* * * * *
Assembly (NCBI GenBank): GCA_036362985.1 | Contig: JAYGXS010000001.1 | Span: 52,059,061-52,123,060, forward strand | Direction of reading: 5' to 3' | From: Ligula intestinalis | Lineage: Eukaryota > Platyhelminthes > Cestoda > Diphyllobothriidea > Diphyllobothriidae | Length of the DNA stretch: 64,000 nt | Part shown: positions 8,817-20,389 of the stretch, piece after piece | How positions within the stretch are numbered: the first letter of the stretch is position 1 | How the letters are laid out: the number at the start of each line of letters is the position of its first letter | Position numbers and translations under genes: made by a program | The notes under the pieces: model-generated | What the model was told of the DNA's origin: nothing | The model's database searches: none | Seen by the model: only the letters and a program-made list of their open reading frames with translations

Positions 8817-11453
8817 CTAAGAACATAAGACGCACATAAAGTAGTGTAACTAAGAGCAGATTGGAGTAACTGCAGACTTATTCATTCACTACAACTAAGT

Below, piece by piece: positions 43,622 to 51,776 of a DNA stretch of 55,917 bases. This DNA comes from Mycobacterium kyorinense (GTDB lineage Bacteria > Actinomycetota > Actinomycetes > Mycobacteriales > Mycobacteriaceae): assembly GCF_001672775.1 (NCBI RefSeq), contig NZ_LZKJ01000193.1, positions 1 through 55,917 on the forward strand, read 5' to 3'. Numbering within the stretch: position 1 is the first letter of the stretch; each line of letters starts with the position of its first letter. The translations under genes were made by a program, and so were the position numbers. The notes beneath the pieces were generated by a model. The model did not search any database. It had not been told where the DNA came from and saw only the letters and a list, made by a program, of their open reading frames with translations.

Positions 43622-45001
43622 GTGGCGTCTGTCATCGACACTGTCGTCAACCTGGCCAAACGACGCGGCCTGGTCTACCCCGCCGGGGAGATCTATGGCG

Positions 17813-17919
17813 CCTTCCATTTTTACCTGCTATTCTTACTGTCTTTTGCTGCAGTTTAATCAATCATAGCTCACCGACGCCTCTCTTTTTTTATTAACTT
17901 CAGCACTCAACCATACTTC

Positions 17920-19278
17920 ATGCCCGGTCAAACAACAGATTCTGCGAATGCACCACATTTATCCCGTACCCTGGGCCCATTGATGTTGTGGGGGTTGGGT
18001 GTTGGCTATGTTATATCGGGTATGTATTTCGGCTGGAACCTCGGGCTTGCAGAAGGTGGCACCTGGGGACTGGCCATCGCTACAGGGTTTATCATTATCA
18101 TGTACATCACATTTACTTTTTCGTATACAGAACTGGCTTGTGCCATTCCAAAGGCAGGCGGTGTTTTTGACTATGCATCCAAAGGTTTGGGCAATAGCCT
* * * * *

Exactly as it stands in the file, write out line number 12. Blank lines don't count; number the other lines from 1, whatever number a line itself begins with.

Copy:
18001 GTTGGCTATGTTATATCGGGTATGTATTTCGGCTGGAACCTCGGGCTTGCAGAAGGTGGCACCTGGGGACTGGCCATCGCTACAGGGTTTATCATTATCA